Violet Regan and the Case of the Missing Toilet Roll

by Gaz Regan · Sunday, May 14th, 2017 · Bar Banter, Blast from the Past

My Mum was dying of liver cancer in October, 2001, and I was staying with her at Stone Common, her fabulous open-plan house in the  Thornton end of Thornton-Cleveleys, a small seaside town on the Irish Sea, about 50 miles north of Welsh Wales.  And my Mum had a damned good sense of humour.

We were heading towards a time when Mum, Vi Regan by name, would move into a hospice for what turned out to be the last three weeks of her life, but she wasn’t there yet, and while she was still at home she was determined to make the best out of every last second she was here on God’s Green Earth.

“Make me a cup of tea, Gary, please?”

“Okay, Mum, I’ll be right there.”

“Oh, and bring me two Ritz crackers with a little bit of cheese spread, too, please, Gary.”

“Okay, Mum. Will do.”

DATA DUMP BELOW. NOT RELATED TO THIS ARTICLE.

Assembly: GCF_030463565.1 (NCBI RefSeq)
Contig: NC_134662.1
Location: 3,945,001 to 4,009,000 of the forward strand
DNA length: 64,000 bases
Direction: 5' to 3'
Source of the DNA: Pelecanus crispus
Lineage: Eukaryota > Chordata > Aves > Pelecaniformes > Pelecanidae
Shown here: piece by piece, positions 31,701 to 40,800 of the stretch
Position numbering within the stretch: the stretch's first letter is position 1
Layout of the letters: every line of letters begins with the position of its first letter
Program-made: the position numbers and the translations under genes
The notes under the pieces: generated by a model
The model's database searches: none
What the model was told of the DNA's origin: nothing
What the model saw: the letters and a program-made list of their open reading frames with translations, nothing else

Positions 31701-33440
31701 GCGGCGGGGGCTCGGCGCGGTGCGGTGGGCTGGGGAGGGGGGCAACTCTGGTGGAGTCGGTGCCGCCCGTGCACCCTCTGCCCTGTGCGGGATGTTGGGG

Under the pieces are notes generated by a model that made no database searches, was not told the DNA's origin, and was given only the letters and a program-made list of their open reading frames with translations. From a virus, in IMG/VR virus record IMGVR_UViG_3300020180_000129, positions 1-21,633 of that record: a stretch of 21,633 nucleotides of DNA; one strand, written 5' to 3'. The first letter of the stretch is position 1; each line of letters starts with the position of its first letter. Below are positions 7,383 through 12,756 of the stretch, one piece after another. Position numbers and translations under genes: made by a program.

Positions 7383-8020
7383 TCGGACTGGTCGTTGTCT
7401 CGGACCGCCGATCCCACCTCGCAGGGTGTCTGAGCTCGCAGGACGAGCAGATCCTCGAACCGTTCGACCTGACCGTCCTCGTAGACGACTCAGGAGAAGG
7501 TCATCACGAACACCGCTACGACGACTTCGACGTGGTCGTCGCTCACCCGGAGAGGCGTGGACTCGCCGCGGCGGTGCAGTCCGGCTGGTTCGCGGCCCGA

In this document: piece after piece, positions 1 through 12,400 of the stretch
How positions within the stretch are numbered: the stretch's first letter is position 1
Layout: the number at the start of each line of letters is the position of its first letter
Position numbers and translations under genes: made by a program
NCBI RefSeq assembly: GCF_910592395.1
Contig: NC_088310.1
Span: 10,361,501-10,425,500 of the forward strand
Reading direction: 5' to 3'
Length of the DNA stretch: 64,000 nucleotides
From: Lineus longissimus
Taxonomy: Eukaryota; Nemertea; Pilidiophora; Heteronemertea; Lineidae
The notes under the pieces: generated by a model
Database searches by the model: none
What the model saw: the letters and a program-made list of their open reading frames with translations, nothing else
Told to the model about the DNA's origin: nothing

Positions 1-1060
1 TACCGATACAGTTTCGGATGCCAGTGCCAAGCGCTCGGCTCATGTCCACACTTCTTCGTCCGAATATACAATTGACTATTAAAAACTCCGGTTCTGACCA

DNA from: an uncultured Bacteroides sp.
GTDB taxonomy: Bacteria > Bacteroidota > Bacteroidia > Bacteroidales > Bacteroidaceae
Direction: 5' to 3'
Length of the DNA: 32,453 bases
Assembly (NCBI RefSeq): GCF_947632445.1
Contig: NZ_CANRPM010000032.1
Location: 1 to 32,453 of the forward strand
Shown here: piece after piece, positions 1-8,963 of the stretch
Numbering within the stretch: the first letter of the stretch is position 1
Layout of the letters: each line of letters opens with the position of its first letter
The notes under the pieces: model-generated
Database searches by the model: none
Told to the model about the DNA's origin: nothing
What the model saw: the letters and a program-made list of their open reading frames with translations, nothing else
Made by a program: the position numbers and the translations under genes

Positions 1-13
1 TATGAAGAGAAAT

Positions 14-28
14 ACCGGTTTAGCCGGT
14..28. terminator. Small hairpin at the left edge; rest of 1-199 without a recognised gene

“And Gary . . .”

“What, Mum?”

“HURRY UP!  I’m dying you know . . .”

Such was typical of the banter that passed between us during those final weeks, and one of her finest moments came when my cousin, Robert Higgins, drove over 300 miles from London to see her before she returned to spirit.

Robert wasn’t my blood cousin. He and his sister, Judith, were the children of Audrey, Mum’s childhood friend, and my Godmother, and we were brought up spending summer holidays at one another’s houses, or at the house of Ken Armstrong, my blood cousin. Audrey was always there to help during Vi’s final days, and I was so happy to see Robert when he went out of his way to go see her.

“Auntie Vi, I have a confession to make,” said Robert, as we all sat around the living room drinking tea and nibbling on Custard Creams and Jaffa Cakes.

“What’s that, Robert?” she asked.

“Well,” he sort of stuttered, “I was at your house when I was about 10 years old, and I knocked a roll of toilet paper into the toilet by accident.  I didn’t know what to do, so rather than telling you about it, I sneaked it out of the house and threw it away.”

Vi looked Robert dead in the eye. A stern look came across her face.

“I always wondered what had happened to that toilet roll,” she growled.

Such was the way in which Vi Regan made people at ease when they came to pay their last respects. She put a smile on everyone’s face. And the fabulous smile that Vi wore lives on in my heart, and in the heart of the hundreds of other lives she touched in her lifetime.

Thanks, Mum. I love you dearly.

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